In this run, the optimal distinctiveness was set to d* = .45, which means that in a neighborhood of 49 (i.e., (2≈3 + 1)2) individuals, the most optimal SID was one held by 22 of the 49 agents therein. In the well-mixed model, the population immediately went to two identities. This spatial run, however, ended with seven stable SIDs (Figure 6). Spatial organization allowed the population to form interesting formations of geographically distinct groups in which agents no longer switched. Notice that at stability, one SID, black, was found between all other identities. This appears to have been a useful factor for stabilization. When this was not the case, as in the times prior to stability (see Figure 6B), instabilities were found in near group boundaries; this led to occasional chain reactions that altered the spatial patterns of identities. Certain spatial patterns held together for quite a long time before collapsing, such as the mixed subpopulation of magenta and blue individuals seen in the bottom right of figure 6A, panels 3 and 4.

Figure 6. Results of spatial run 4. (A) Screenshots illustrate the spatiotemporal dynamics; each SID is indicated by a specific color. (B) The number of agents belong to each SID as a function of time, with colors corresponding to the SID in A. (C) The average distinctiveness in the population as a function of time. (D) The amount of flux in the population, indicated by the frequency of individuals switching SID at each time step.

Spatial run 5 (d* = .19, r = 10)

In the previously considered runs, individuals had relatively small local neighborhoods. Here we considered a larger search radius of 10, which translates to a 21 × 21 square neighborhood of 441 individuals. The population organized into a nice staggered pattern involving four identities in a hexagonal arrangement (Figure 7). The stability of this layout relied on the fact that the clusters of each color were significantly smaller than the local neighborhoods of the constituent agents, as shown for an example agent in the rightmost panel of Figure 7A. The current social identity for this individual is the closest to optimally distinct in his "visible" neighborhood, and this was the case for all agents at the end of this run (Figure 7C). This indicates that if neighborhood size is large enough and agents prefer to be in a minority group, they may self-organize into groups that are locally very homogeneous. A similar result has been obtained for agents with consistent group identities who change location to be in the minority (Muldoon et al. 2012); in that case, as here, individuals end up forming spatially uniform groups because each individual of a given type is subject to the same social forces.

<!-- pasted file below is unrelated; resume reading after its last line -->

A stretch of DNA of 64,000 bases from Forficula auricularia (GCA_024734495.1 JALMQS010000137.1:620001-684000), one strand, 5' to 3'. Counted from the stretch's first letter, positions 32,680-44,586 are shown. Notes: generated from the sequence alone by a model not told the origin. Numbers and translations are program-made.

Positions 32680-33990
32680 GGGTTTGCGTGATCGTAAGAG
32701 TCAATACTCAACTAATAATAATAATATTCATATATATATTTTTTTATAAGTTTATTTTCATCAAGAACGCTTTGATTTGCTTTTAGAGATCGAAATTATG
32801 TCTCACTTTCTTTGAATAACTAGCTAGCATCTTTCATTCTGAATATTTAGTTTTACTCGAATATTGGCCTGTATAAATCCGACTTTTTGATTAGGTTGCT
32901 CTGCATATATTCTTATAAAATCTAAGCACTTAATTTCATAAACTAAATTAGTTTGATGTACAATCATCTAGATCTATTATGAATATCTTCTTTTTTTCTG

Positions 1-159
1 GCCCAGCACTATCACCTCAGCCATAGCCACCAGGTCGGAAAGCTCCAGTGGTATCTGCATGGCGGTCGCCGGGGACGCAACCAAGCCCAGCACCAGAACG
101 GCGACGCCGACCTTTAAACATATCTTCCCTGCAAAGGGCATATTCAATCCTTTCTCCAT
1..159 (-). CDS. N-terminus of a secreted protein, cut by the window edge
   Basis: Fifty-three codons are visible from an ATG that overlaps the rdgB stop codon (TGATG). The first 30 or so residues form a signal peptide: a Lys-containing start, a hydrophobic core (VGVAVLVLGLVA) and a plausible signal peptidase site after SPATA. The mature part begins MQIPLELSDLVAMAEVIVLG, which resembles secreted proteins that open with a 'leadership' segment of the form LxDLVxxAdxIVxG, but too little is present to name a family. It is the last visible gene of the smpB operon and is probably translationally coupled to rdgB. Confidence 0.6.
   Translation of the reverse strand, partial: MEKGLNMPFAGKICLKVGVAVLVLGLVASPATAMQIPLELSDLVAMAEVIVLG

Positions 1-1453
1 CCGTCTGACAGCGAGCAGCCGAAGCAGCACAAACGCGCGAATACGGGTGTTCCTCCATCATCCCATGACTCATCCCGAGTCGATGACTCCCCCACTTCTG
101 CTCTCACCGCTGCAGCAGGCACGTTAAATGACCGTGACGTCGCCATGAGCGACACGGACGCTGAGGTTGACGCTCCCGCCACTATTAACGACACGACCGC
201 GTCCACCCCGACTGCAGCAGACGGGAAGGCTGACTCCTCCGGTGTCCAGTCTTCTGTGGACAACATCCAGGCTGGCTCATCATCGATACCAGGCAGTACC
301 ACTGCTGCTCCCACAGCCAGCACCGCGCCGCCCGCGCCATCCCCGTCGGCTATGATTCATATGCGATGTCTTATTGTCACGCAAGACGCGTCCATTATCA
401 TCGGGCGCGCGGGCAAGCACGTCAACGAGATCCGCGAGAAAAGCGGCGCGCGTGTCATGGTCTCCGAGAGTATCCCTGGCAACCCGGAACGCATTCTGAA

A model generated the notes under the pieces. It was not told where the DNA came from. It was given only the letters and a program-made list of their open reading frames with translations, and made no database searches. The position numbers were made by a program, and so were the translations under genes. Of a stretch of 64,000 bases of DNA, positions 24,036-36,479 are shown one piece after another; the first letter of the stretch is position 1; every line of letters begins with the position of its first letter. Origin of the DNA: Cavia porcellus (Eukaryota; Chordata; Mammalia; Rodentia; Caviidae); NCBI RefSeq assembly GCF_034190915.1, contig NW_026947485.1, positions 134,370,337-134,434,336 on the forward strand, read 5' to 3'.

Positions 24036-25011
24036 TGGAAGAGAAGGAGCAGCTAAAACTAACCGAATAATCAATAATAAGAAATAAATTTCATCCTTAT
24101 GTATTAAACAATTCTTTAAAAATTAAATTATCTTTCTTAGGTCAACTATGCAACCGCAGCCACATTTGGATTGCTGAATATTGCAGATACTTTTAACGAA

Figure 7. Results of spatial run 5. (A) Screenshots illustrate the spatiotemporal dynamics; each SID is indicated by a specific color. (B) The number of agents belong to each SID as a function of time, with colors corresponding to the SID in A. (C) The average distinctiveness in the population as a function of time. (D) The amount of flux in the population, indicated by the frequency of individuals switching SID at each time step.

Runs when d* > 0.5

In the well-mixed model, an optimal distinctiveness greater than 0.5 always led to a single identity, since everyone wanted to be in the most popular group. Spatial organization and local neighborhoods, however, allowed distinct geographical groups to form. Figure 8 gives shows some examples from runs in which d* = 0.7.